Air Canada has been compelled to issue an apology after a man with spastic cerebral palsy was forced to pull himself off of a plane because the country’s flag-carrying airline did not provide a wheelchair for him.
In August, Rodney Hodgins, 49, a hardware merchant from British Columbia who uses a motorized wheelchair, traveled to Las Vegas with his wife, Deanna, to celebrate the couple’s anniversary. Rodney needed to utilize a motorized wheelchair in order to go around.
However, when the jet landed, the flight attendant informed the couple that there would not be enough time to get a wheelchair on board before the plane had to prepare for takeoff once more, according to a recent post that Deanna Hodgins made on her Facebook page.
At first, the pair assumed the flight attendant was joking when she indicated that Hodgins would have to pull himself off the plane by himself. However, when she repeated the request, the couple realized that she was serious.
“I responded, ‘Of course I can’t,'” she added. I use a wheelchair to get about. I’m unable to move my legs,'” he stated to the Canadian Press.
Hodgins had little choice but to rely on the strength of his upper body in order to drag himself across 12 rows of chairs while his wife held both of his legs.
According to a post that Deanna Hodgins made on Facebook, the traumatic experience left the couple in a state of complete despair.
“To get him off that plane, it required us wrestling in front of a dozen passengers, while some turned away and others looked on with humiliation… I wounded my back, and he hurt his legs, but emotionally we were both hurt a lot more than that. My husband’s human rights were violated, and Air Canada has refused to respond to us and has not reached out to us as they had previously promised,” she added in the letter. “Rod is the most beautiful human being on the planet and absolutely did not deserve this in any way,” Rod’s friend said.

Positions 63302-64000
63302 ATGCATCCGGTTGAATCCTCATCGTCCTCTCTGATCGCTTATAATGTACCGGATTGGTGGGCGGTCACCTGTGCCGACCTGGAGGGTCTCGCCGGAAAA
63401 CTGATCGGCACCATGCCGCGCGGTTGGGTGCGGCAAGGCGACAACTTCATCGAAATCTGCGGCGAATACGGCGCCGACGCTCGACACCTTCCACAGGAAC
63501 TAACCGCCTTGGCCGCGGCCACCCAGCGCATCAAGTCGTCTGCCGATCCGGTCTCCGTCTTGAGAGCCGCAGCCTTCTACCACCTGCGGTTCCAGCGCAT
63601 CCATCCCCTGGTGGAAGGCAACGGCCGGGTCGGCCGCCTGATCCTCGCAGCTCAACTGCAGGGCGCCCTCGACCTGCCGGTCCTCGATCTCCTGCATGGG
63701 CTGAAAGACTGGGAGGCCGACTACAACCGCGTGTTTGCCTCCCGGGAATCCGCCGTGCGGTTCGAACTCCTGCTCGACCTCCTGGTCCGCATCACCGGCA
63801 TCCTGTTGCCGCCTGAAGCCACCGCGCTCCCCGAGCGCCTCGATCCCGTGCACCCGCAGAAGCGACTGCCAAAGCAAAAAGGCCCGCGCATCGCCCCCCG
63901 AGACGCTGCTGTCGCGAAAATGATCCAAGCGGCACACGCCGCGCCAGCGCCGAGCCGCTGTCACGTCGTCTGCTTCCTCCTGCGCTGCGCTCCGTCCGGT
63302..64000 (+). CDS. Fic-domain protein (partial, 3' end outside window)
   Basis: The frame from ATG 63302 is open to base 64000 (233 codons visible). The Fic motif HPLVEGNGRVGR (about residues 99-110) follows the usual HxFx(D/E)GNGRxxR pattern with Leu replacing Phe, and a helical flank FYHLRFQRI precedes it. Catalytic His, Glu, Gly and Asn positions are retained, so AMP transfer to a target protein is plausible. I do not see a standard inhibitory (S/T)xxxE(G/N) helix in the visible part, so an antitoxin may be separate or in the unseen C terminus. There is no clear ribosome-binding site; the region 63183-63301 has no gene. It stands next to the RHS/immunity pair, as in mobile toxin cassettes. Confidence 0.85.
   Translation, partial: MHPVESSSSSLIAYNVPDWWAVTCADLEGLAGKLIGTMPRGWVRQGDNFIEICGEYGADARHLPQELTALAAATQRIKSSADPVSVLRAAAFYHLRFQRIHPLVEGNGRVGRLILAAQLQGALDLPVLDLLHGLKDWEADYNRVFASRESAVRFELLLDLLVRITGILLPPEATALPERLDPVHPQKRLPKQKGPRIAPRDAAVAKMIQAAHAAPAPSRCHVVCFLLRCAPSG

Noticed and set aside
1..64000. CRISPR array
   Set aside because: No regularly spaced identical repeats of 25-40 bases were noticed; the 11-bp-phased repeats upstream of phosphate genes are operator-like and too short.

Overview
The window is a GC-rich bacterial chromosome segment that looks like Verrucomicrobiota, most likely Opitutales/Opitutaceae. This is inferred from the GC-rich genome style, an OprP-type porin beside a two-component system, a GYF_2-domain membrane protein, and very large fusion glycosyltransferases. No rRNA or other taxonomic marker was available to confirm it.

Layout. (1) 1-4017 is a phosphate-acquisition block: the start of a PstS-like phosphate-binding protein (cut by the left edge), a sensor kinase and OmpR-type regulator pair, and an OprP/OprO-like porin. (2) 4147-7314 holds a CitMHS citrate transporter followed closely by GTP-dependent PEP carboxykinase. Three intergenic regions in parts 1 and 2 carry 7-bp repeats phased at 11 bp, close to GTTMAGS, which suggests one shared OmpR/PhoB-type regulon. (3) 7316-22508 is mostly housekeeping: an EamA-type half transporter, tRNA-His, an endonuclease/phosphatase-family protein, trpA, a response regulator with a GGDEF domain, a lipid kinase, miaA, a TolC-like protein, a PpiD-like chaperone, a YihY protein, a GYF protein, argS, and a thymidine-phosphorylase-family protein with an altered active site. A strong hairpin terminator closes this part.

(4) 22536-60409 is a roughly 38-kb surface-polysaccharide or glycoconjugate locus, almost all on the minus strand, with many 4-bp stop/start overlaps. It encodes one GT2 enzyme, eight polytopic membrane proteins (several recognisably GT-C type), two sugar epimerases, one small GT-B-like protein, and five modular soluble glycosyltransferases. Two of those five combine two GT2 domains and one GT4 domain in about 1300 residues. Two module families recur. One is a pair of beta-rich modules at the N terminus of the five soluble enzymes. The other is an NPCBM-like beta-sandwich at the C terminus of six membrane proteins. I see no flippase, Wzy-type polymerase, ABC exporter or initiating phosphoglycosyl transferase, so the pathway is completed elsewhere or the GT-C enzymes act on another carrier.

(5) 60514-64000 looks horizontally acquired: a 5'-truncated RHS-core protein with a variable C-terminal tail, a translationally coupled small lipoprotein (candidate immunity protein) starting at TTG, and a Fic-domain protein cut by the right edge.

According to her, the couple had spent eight months planning their trip and making sure that they fulfilled all of the standards that were necessary on their end. “Air Canada was terrible in every way,” we said.
It was admitted by the corporation that Hodgins received insufficient support.
According to the statement, in order to ensure that wheelchair passengers are transported safely on and off aircraft, “We use the services of a third party wheelchair assistance specialist in Las Vegas.” Following the completion of our inquiry into the causes of this grave breach of service, we are going to do an analysis of the other organizations that provide mobility assistance in Las Vegas.
Air Canada was responsible for losing Stephanie Cadieux’s wheelchair in October. Cadieux, who is the chief accessibility officer for Canada, described the situation as “extremely disheartening and dehumanizing.” Cadieux stated that the incident demonstrated the necessity for increased accessibility measures on the part of airlines.
Hodgins claims that the airline made an offer to him for a flight voucher worth $2,000 Canadian, but he declined it, stating that financial compensation would not “fix the problem” of how the company failed to accommodate its disabled passengers.
“I just wanted to make a difference for somebody else so they don’t have to experience that again,” he added. “I just wanted to make a difference for somebody else.”